TAPPI Phase 2, jointly administered by the Housing LIN and the TSA, is funded by the Dunhill Medical Trust. The TAPPI traffic lights turned green on 5 September 2022 – it’s a long journey and the next 12-15 months will help that journey. Read more here.

 

What are the biggest concerns for members/what are you worried about?  

“One of the biggest concerns for members is what is the likelihood of increasing poverty and inequalities.”

Most people are concerned at this moment in time not about technology, but about the cost of living crisis and fuel poverty and how they can support their residents who may have serious financial concerns due to being on Universal Credit or low incomes.

What I’m worried about is that inequality will also create digital inequalities and further exclusion for the very people who need technology most eg those that have to charge their electric wheelchair or need 24 hr heating for poor circulation. So there will be a real impact on people’s wellbeing. From a tech perspective we need to make sure it is affordable, low cost, easily applied, easy to use and reliable.

 

Do you think the cost of living crisis will push back advances in digital?

There is a possibility that self-funders and carers will be impacted the most. They are already struggling with homecare for example if they have a crisis and are coming out of hospital. This could have a knock on effect in terms of creating far more pressures on the system. That’s why TAPPI which is around coproducing services with the user, may be able to offer help to self manage or maintain health and wellbeing for as long as possible. It will then create an opportunity to compress dependency to a much shorter time or to a later stage in life.

 

“For me there is a health economics reason why digital has to work.”

What are the key opportunities and benefits to members of digital?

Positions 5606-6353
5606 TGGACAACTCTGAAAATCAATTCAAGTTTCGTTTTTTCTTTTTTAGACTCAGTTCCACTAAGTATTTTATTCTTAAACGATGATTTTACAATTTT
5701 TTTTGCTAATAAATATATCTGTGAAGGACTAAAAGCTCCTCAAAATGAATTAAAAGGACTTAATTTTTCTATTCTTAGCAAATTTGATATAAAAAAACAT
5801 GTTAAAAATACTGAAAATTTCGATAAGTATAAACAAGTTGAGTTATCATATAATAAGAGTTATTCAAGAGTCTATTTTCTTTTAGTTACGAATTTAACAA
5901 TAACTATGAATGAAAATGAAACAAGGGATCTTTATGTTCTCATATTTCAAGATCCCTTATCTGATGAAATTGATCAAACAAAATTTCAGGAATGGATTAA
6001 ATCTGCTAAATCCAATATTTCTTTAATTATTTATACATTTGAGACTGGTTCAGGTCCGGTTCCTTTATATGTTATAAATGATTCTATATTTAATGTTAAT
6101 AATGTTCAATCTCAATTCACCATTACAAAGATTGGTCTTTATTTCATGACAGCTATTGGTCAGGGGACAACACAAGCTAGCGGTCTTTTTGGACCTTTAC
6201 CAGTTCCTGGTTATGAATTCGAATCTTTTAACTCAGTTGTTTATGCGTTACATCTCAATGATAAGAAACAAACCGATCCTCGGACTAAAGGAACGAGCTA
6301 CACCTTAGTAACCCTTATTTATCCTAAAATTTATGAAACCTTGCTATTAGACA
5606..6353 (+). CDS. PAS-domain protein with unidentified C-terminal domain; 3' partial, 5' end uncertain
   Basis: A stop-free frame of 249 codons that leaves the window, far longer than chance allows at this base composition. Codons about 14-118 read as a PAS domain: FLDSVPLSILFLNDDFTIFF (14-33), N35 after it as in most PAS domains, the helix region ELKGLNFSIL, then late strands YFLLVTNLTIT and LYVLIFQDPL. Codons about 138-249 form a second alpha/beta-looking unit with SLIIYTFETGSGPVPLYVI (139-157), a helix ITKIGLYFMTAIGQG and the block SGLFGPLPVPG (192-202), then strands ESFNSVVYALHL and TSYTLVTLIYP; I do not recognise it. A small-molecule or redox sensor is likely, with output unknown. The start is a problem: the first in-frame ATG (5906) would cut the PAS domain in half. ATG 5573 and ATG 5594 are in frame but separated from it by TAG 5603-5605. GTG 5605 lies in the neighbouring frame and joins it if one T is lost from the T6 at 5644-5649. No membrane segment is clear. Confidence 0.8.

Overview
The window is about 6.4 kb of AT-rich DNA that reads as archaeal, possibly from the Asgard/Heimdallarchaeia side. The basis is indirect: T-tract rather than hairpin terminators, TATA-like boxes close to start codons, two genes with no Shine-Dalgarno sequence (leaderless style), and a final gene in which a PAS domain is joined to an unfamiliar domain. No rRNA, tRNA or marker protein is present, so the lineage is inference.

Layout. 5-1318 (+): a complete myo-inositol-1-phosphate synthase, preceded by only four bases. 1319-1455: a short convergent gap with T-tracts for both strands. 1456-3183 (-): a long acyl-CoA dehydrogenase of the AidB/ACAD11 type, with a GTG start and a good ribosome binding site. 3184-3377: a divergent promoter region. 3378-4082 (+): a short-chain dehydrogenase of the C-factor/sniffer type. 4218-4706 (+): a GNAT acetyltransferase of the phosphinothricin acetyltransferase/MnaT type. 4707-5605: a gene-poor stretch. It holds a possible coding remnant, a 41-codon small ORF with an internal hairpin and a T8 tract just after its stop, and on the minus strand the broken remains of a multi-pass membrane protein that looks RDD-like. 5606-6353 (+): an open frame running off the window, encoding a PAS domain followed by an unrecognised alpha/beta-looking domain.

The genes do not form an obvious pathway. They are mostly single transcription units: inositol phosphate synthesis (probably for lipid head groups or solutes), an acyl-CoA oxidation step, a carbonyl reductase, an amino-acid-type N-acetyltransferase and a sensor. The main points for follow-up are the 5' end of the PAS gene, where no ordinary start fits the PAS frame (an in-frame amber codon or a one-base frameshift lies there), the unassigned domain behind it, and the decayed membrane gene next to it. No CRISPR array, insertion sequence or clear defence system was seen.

Opportunities are that we need to see this as a mainstream offer and not just allocated as a specialist provision because the digital platform enables you to build up or down to meet particular individual needs. Mainstream and continuous learning around the use of digital is needed.

 

What is your message to housing and care leaders?

A large majority of your existing customers will be older adults and those living with long term conditions and my message is to look at your customer profiles. There is an urgent need to engage with and develop the appropriate strategies to address how to be ready for the digital switchover. There isn’t long to go. There’s a high possibility that whilst they know about it, doing the transformation has to be done at pace.

 

Who is ahead of the game / what does good look like?

What TAPPI showed us is that there are lots of really good examples out there. For example Innovate Trust in Wales, Radius in Northern Ireland, Guinness in England, offer good examples of pilots and testing. We need to make sure we move from these small scale projects to something mainstream and sector wide at a time when the sector is faced with addressing climate change, the impact of Grenfell, fuel poverty etc.

 

This is as significant an issue as the cost of living crisis and I think it has to be red flagged by the boards and committees at the highest level.

 

What does the future hold?

I think what could be different in the future, is that we need to make sure there is a higher digital literacy both in terms of people making decisions and the users of digital.

 

“We need to build the social capital as well as the technical/digital capital.”

How do we get there? Well some of the actions required will be based around research and evaluations and piloting such as the TAPPI project but also regulation and quality assurance mechanisms. A core component is co-production and co-design and one of the other principles is around interoperability. How to mix and match. The population isn’t a homogeneous group.

 

“Doing nothing is not an option.”

To learn more, see the Digital Switchover White Paper “The Digital Reality” here